A day in the life…

Where Steve Hillier gets out of his studio for an epic 8 hours and finds himself out of his comfort zone. Read on Macduff (sic)…

Steve-Hiller-mailchimpMy phone tells me it’s Saturday 6th December and I have three events logged in for the day, Harvey Normans bi-annual Convention Centre Sale, The Royal Queensland Art Society (Broadbeach) Christmas lunch and The Gold Coast Art Prize opening at the Arts Centre.

The first event was negotiated without maxing the credit card and being tempted to buy things I didn’t need – a major success therefore.

As to the engagement, well, commendations to the committee and volunteers at RQAS for organising and putting on a good social function with ample nosh and good spirit. Very appropriate for the majority of the members and their demographic. Those who attended gave every indication of enjoying the gathering with its Xmas trivia competition and an impromptu stand up comedy set.

I, however, have booked an urgent appointment with my psychologist next week, it’s not you, it’s me, it must be! I keep having this recurring vision like one of those seasonal newscasts of the dear souls at one of those specialist care facilities getting their share of the festive trappings, which won’t leave my head. Must be all those excesses of years past catching up with me and my expectations, leaving me socially dysfunctional within the normally accepted standards.

But what else? Well, I don’t know – it seems the majority were happy and the options are obviously limited within the context, so as previously noted well done to the volunteers, but in the interests of a vibrant and progressive organisation there are questions of generational balance and relevance that seem to need to be asked.

Event three: I went to the Arts Centre with what I thought were appropriate expectations of what to expect visually and a view that at least I’ll get a couple of free glasses of wine and some nibbles in return for my contributions each year to Council’s budget.

Now I’m not a great one for conspiracy theories unless they’re really good, like the illuminati or the real reason why governments are passing all these social order regulations and what they expect we’re all going to do when the effects of global warming really begin to bite, but I’m slowly beginning to believe there may be something rotten in the state of Denmark, or art curatorial circles in this case.

Initial facts, 330 entries this year, (well down on my recollection of last year), from which 45 finalists were selected by this years judge, Dr Chris McAuliffe. Dr McAuliffe teaches art history and theory at the University of Melbourne. Of this year’s finalists, 15 live or work in Victoria, 20%, (13 Qld., 10 NSW) draw your own conclusions. Of the five prize winners (acquisitions), four were of the Victorian finalists and one NSW, again draw your own assumptions.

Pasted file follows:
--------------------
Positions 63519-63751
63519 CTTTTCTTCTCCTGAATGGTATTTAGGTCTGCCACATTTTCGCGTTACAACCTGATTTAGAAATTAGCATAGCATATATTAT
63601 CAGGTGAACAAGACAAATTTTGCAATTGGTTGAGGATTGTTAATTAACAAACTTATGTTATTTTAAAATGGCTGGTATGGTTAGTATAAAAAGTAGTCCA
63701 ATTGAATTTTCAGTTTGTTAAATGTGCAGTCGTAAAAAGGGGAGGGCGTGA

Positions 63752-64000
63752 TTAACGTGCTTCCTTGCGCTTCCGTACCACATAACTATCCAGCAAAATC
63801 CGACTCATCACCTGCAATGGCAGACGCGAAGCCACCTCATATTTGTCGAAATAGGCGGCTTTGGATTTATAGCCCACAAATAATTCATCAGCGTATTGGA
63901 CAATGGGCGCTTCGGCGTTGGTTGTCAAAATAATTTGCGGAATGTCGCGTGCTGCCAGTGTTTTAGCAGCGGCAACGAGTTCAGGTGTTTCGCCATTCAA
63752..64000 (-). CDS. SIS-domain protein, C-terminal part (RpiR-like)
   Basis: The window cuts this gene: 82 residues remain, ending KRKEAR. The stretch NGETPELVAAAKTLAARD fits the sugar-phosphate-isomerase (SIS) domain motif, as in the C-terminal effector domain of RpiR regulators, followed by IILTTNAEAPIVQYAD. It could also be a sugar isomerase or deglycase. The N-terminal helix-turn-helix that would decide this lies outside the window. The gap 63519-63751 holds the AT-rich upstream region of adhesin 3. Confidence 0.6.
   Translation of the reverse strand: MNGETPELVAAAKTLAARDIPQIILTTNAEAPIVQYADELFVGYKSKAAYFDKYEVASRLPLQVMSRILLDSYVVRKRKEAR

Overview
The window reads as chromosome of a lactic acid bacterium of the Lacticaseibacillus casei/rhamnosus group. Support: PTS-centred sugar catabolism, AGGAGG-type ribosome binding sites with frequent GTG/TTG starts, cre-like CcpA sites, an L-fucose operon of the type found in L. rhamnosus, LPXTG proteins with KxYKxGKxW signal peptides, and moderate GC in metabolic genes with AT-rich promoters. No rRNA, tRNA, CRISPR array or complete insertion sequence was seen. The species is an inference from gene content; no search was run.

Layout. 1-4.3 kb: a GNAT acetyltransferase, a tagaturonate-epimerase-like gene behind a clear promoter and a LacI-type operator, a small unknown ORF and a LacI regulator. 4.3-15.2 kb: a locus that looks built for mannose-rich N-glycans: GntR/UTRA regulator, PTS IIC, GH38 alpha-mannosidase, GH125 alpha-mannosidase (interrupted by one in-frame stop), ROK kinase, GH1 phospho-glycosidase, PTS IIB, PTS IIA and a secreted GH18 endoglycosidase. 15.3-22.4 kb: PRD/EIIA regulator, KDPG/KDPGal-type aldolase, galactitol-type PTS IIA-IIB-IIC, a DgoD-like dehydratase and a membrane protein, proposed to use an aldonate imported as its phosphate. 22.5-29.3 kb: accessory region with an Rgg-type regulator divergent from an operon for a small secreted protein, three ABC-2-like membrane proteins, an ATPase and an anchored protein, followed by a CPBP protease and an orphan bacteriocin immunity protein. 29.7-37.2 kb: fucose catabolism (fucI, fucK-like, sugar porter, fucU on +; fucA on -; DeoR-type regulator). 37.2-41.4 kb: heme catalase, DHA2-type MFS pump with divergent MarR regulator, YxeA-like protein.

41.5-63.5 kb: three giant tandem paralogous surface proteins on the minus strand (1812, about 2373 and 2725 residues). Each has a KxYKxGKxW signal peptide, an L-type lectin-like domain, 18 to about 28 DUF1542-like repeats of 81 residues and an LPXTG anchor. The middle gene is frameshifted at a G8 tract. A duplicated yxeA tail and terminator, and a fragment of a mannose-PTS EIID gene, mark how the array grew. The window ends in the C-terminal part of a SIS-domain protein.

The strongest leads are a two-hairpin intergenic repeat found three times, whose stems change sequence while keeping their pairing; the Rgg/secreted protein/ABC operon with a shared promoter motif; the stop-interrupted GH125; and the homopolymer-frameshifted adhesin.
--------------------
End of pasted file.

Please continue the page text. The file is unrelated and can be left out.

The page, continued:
Ok what about the art, the heart of the matter. As I walked up the entry ramp to the main gallery I thought I was going to be surprised, having a preference for representational art, as the hanging along the ramp comprised of mostly representational art. Then on entering the main gallery my expectations were realised as it comprised mostly of abstract, modernism and post modernism selections by the finalists. Nothing wrong with that I guess, art is a matter of taste after all, and if you’re going to enter competitions maybe you should get to know the tastes of the judge. After all, nobody can be truly objective and anyway I’m not a PHD in art theory and practice so am not qualified to be an objective critic. But let’s just say there seems to be a pattern within art intelligencia and bureaucracy to weight their preferences in certain directions and this seems to run especially true in competitions run by government run galleries. Government sponsored galleries are generally run by the degree holding academic side of the art world, not artists. Again, do your own research and draw your own conclusions. As a byline, it’s interesting to note that in the past month the Gold Coast’s two leading galleries have held sell out exhibitions of very popular and talented representational artists, Joel Rea and Peter Smetts. Good luck to the Arts Centre in achieving the same, maybe people are speaking with their wallets.

Ok, on to the winner, congratulations this year went to a 16 minute HD Video of the inside of a defunct print room, called ‘We are printers too 2013’ by Melbourne artists Sonia Leber and David Chesworth priced at $16,000.00 or $1,000 per minute.
By the way this years Art Prize ($30,000.00 worth of acquisitions) was sponsored by The Gold Coast City Council who are now the owners of this video, how does that work, do they have the one and only copy of it or can you download it from You Tube or such?

It’s interesting to note that all variations of media can be entered into a lot of art competitions these days but I can’t enter, unless I make a video of one of my 2D pieces of work. Trop Fest or the like – now thats an idea, a 15 minute video of a piece of my art with the occasional dog, cat or hobo walking past it with the soundtrack of an endlessly ringing telephone. Nah, probably already been done before!